Cezar Ouatu, Romanian opera, pop-opera singer and pianist believes that building a Colectiv Memorial is a “noble initiative” and it would be an “all-important minimum” the Romanian society should do in memory of those who died in the October 30 tragedy.
AGERPRES : How do you see the building of a Colectiv Memorial as a symbol against forgetting?
Cezar Ouatu: It is an OK initiative, but the reality is that, unfortunately, these initiatives are arising all the time and all this solidarity that we show is actually post mortem. We had to lose 60 souls to realize we should be more united and to have such initiatives. It is a noble initiative and I believe it is the all-important minimum we can do, as a society.
AGERPRES: How do you imagine this Colectiv Memorial? Should it be built at the site of the tragedy or somewhere else?
Cezar Ouatu: I, for one, if you ask me, don’t know whether there is a point in taking more of the energy of that place. My opinion is that there, what happened … I would have liked it to disappear, meaning for that place to stop existing… and in effect to only have a bad memory, regrettably, and to realize, in fact, that we have a new beginning. It can be an interesting scenery, there, but I repeat, personally, I would not know what to do. I have been there only to light a candle and wouldn’t want to go back to that place. I believe very much in energies and in the vibrations that are still there. But, from the angle of a director, scenographer, why not?! Looking at other memorials built around the world, it could also be made here. Now, I, for one, do not fully support them, but this is just my opinion.
AGERPRES: Given the situation of the space where the Colectiv Club was situated, who and in what degree should take care of designing and constructing a Colectiv Memorial, including in this the finding of necessary financing: the Romanian state or the non-governmental organizations?
Cezar Ouatu: I believe there should be a balance. I tell you now, from an artist’s point of view that perhaps had and has concerts in halls where, unfortunately, such events cannot be carried out, partly because of the state and of malpractice, of documents, norms and authorizations. The state should, more than ever, contribute, because it has both a moral responsibility, as well as a financial one. The Romanian state should direct funds, from the taxes we are paying, also towards this, which I find a noble direction and initiative. The NGOs should also have a say, but I believe more than ever that the state should get involved.
AGERPRES: What motto do you believe should define this Memorial?
Cezar Ouatu: I don’t know what to say right now. Recently I had a concert in Bucharest and I got involved as directly as I could by donating all revenues from ticket sales. I started the concert precisely with “Ave Maria”, as a prayer, and finished it with “Who wants to live forever”. Following the suggestion and evoking this message with an emotional impact and suggestive message, if you ask about the meaning of Colectiv, there are mixed feelings — ranging from revolt, compassion, will and ambition to do something else and of finally waking up, and to have not only the smoke left after the war, and afterwards to leave everything in the same general state we have been swimming in and whose nature we do not understand. The point is that I hope that everything that happened will make us wake up once and for all to make us realize we have been living in an abnormal state and, if so many theaters have been closed down, cinemas, concert halls, the Old Centre, etc it will be for real and we won’t face the same phenomenon a second time. You asked me about a motto. I don’t know, there are a lot of things going through my mind. I believe the motto that should define this kind of Memorial is “Let’s be united, more united.” I believe unity is very important now, and not unity and solidarity that only last for a month, but for a longer period. I believe this issue also divided us a little.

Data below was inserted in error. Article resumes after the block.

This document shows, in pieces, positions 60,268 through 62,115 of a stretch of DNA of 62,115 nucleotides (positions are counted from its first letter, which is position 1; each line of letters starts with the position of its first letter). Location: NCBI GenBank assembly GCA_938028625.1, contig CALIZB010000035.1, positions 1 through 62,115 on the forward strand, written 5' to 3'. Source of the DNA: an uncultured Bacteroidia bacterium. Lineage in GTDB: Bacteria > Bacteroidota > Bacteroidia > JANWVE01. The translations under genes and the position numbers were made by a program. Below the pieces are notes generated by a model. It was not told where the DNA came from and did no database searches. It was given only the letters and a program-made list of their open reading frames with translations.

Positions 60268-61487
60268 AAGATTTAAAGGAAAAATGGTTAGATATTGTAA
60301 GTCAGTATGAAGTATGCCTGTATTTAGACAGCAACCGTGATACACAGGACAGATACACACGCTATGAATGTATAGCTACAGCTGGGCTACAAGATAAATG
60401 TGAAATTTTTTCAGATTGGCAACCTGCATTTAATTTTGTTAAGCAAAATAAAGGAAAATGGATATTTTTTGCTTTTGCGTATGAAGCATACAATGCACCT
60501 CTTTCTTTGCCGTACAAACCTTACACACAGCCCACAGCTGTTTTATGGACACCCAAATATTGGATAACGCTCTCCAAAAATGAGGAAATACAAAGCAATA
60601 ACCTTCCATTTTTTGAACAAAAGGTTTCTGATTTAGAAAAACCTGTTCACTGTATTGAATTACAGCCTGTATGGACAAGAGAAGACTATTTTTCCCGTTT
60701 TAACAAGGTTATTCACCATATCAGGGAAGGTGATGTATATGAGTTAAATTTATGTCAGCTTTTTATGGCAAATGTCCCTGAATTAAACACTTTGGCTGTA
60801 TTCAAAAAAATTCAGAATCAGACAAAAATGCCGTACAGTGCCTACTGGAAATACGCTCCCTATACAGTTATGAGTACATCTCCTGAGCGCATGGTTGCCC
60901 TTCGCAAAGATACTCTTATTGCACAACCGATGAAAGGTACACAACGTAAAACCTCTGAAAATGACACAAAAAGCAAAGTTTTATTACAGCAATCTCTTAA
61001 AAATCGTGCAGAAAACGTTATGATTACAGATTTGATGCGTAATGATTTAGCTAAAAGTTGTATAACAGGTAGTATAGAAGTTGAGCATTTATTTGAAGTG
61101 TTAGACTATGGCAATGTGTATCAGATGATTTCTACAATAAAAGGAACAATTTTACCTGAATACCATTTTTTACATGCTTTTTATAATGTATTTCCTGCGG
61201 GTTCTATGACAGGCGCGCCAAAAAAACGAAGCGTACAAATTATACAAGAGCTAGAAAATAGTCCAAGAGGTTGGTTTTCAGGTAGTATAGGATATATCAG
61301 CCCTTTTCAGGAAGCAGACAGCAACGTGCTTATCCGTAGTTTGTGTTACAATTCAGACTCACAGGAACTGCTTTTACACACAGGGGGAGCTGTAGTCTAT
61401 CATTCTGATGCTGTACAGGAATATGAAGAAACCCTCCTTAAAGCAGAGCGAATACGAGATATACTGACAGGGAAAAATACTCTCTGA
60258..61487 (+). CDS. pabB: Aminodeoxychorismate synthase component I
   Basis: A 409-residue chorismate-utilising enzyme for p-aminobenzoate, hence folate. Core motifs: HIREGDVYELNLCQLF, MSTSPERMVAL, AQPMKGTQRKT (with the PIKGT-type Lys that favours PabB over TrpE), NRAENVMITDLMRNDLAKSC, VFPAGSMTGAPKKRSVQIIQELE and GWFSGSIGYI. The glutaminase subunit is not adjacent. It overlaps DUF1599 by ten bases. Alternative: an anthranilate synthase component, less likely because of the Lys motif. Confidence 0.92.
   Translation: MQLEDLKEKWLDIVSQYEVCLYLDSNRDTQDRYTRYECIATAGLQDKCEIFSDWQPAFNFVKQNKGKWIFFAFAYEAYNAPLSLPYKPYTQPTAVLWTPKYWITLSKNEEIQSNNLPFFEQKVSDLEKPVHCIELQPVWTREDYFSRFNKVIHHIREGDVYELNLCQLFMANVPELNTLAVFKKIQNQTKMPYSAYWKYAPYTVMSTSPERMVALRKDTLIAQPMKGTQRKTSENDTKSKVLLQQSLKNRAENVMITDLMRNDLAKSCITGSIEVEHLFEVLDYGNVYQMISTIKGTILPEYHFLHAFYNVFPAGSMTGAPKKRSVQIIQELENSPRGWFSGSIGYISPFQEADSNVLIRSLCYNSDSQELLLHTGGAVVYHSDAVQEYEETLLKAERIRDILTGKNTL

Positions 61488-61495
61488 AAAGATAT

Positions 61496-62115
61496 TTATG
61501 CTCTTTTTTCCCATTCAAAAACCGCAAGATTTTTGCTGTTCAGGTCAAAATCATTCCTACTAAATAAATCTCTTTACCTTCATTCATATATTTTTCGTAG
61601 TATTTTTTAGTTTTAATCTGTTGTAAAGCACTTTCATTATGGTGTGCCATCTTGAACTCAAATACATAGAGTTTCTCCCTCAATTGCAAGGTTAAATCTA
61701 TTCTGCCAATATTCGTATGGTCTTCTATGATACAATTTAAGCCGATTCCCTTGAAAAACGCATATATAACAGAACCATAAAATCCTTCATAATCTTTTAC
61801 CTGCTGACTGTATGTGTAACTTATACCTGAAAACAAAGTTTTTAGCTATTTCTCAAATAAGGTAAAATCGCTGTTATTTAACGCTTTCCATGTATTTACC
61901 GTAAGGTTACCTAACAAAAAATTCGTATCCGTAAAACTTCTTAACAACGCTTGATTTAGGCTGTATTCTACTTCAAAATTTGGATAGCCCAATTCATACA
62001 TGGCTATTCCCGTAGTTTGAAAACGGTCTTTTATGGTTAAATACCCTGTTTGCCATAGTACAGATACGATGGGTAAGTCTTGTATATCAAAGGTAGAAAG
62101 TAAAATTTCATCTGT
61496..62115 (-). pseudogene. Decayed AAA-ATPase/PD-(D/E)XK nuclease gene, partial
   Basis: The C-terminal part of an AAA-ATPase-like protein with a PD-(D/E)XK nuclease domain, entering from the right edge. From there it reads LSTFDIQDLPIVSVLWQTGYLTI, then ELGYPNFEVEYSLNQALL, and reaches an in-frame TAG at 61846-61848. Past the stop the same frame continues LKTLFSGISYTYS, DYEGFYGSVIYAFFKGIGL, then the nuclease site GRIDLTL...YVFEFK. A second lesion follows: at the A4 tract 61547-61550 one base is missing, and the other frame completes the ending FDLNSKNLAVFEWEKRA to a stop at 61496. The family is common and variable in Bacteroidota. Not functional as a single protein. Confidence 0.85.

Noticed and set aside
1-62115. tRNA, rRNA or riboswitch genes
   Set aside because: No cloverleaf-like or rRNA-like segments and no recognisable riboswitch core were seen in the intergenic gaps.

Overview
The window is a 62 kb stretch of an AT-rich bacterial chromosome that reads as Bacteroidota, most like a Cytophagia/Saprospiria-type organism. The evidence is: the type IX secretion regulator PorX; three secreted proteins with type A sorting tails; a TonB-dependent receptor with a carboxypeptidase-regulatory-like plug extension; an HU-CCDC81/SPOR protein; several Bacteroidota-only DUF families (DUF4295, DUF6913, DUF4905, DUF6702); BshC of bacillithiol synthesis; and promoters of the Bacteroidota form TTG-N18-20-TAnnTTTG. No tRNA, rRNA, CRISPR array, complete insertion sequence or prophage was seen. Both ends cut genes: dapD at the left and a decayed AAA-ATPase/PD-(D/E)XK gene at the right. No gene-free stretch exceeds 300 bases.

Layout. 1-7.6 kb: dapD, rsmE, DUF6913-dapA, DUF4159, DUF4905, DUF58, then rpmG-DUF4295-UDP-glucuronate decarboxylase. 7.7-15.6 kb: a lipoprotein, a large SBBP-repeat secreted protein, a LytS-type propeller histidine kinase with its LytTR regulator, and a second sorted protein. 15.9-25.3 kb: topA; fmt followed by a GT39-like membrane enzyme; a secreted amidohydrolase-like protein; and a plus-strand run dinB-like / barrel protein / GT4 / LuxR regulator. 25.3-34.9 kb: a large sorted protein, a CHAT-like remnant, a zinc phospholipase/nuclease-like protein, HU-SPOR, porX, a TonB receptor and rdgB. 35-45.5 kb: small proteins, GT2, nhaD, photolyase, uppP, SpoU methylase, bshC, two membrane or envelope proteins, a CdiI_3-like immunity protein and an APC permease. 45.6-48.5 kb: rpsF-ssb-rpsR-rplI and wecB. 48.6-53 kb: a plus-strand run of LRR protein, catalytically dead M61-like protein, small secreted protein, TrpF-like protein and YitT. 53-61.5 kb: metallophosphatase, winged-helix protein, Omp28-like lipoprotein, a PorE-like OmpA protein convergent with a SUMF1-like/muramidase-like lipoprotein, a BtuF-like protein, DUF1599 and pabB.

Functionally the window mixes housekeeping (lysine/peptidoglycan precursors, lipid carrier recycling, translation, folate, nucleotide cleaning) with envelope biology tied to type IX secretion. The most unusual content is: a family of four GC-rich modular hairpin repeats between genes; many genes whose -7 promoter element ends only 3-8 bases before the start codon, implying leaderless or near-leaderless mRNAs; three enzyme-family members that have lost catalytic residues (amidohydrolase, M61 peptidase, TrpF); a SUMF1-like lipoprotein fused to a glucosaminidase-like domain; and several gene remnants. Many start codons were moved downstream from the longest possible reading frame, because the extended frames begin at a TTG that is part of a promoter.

AGERPRES: What do you believe should be the most important lesson remembered after visiting the Colectiv Memorial?
Cezar Ouatu: The most important teaching would be to prevent, to get on a higher level, to not be complacent in doing things in a superficial manner and to effectively obey the laws. Everything that happened was because we preferred cheap things, to by-pass the laws. I believe the authorities too have facilitated this in a way, to the tune “leave it like this, it’s fine.” One cannot allow 400 people in a venue that is only allowed to host a maximum of 80-90 people. We are living in a sort of chaotic state, with bureaucracy, papers. We should understand that the law must be obeyed, especially when it comes to the public space.
When I see such spaces, the first thing that comes to my mind is that I should avoid them. But, many times, to be able to avoid them, first the laws must be obeyed. We must pay more attention, to prevent and to obey the laws because, look, because of cheap foam and of authorizations that might have been missing, this tragedy happened. There was a small space and only one exit. This case can be extrapolated to many other venues in Bucharest and throughout the country. Although I am not much of a nightclub-goer, I can say I have been to this kind of spaces and I saw underground clubs where the situation is disastrous, where you can die without realizing it. And everything stems from the fact that we are being complacent with rules we should not accept. We have some laws we should obey in reality. My lesson regarding this event, this tragedy, is that we must respect ourselves in order to be able to respect those around us. More…